What monsters are lurking in the shadows?
It is said that ancient maps would label dangerous and unexplored territories with a dire warning for sailors to avoid these uncharted territories, lest they be devoured by fantastical monsters.
In trying to map out your organisation's cloud journey through these troubled waters, a lot has been written about the goals, the perils along the way and the opportunities that lay just over the horizon.
What I want to focus on in this post, is the safe ground upon which you think you are standing on now. My premise is that, in reality, the real monsters you will face up to are actually all around you. They are the systems that shackle your organisation like an anchor; that prevent you from even beginning the search of a better future in the cloud.
Below are my top three monsters within your organisation that are preventing you from excelling in your cloud journey; as well as some tips on how you can defeat them to help prepare for your transformation.
Monster 1: Vampire Systems
These systems are usually mission critical legacy applications - like an ERP, finance or some highly-tailored operational system. It served its purpose well back in the day, but now is at the core of the organisation to the extent where it dictates how the business operates.
Keeping the vampire fed has meant both budget and opportunity cost as legacy dependencies hinder other improvement projects, restricting and throttling attempts to move forward.
3 tips for killing the vampire:
You'll need a wooden stake - Put a stake in the ground and make a public declaration of intent; the vampire is legacy and agree that it must be killed. There will be no more upgrades, development or integrations. Call it propaganda, but this will ensure that every conversation that includes the vampire will also include the words: legacy - retired and replaced.
Go for the heart - Look for the key function or strength of the vampire system in terms of your business - is it logistics? Sales force automation? Service? Include key people in the selection process to show them how much better this is. However, don't get carried away with a massive shopping list of requirements. These systems, like vampires, can only be killed through the heart. Failure to do this will result in two systems; a shiny new untrusted one, and the vampire system quietly plotting its revenge.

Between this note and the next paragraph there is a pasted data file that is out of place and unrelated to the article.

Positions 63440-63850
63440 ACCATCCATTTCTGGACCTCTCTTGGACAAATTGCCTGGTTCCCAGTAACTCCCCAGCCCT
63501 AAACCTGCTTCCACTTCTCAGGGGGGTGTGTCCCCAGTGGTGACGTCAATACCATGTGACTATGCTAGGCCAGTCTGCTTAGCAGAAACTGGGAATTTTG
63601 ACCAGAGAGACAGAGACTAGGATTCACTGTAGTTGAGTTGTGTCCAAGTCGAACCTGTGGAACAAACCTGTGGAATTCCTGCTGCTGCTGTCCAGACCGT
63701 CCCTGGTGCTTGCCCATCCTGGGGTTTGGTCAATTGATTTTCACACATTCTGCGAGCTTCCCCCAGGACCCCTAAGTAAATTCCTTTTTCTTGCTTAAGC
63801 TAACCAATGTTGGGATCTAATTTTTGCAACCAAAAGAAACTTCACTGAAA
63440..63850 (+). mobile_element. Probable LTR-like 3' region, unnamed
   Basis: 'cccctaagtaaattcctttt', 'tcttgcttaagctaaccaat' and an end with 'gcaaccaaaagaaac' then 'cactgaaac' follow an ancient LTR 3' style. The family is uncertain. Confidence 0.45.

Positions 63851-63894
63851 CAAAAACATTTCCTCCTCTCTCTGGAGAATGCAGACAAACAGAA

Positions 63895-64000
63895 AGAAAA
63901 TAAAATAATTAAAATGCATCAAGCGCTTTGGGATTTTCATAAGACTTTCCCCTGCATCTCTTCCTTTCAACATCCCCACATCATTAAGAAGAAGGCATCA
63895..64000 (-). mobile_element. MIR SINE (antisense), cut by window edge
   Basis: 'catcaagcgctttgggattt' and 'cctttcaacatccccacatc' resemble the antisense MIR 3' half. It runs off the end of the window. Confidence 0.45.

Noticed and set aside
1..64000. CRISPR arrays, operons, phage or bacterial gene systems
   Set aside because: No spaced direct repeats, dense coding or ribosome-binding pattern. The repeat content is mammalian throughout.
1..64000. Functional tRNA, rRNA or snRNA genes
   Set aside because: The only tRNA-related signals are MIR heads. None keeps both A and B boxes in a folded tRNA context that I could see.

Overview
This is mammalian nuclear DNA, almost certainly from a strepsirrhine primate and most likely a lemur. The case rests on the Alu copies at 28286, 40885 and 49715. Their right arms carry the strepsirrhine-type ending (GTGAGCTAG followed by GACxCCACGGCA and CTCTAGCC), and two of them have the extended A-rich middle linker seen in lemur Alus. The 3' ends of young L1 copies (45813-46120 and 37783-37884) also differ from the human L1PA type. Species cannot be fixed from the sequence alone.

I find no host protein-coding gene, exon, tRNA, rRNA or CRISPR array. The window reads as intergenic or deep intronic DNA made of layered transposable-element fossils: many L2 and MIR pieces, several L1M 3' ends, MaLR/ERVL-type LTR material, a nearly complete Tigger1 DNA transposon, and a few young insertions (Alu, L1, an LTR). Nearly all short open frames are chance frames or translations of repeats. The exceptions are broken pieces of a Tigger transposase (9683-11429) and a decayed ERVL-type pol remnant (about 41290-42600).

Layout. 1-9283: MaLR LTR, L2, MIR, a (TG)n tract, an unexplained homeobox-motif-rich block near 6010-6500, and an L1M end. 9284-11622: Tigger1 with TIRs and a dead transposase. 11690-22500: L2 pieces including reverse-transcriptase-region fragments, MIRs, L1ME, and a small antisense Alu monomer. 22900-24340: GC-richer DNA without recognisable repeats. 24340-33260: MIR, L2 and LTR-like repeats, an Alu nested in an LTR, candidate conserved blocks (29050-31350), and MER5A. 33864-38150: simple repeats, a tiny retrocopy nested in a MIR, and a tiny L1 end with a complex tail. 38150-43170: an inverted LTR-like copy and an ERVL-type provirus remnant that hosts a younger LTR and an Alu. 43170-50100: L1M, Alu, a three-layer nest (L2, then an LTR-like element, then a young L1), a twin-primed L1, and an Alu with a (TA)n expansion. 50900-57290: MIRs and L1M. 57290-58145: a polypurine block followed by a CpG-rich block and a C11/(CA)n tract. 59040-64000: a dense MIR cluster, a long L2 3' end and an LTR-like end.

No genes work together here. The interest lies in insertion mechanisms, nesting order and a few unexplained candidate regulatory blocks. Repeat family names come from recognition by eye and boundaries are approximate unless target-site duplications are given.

Bring in the daylight - When you shine an objective light on a vampire system, you'll find a lot of things that are causing more harm than good, only being done because that’s the way it has always been. Identify these pillars and turn them to dust - look out for:
Data and process flows that had an original purpose but now are dubious e.g. reports no one reads, data captured for no justified reason.
Workarounds - This is where the original problem could not be solved and had to be worked around. Review the problem, is it still a problem? Could the new cloud world address this problem or, better still, nullify it altogether?
Duplication and data quality - Poor control on data becomes a massive issue very quickly, particularly in older systems where the rot is not easily detectable.
Monster 2: Hydra Systems
If you have a hydra system, the chances are it may not be a system at all. What you may have is a useful hammer, utility or integration (or even the dreaded office tools, such as Excel). Once you have a hammer and nail (pun intended), a Hydra system then starts to sprout more heads, as everything begins to look like a nail. Classic middleware that glues systems together now becomes a system in its own right, ending up a Frankenstein-like collection of functions that have a finger in every pie. These functions were developed for a tactical purpose originally but end up hanging around like an evil smell.
3 tips for killing the Hydra: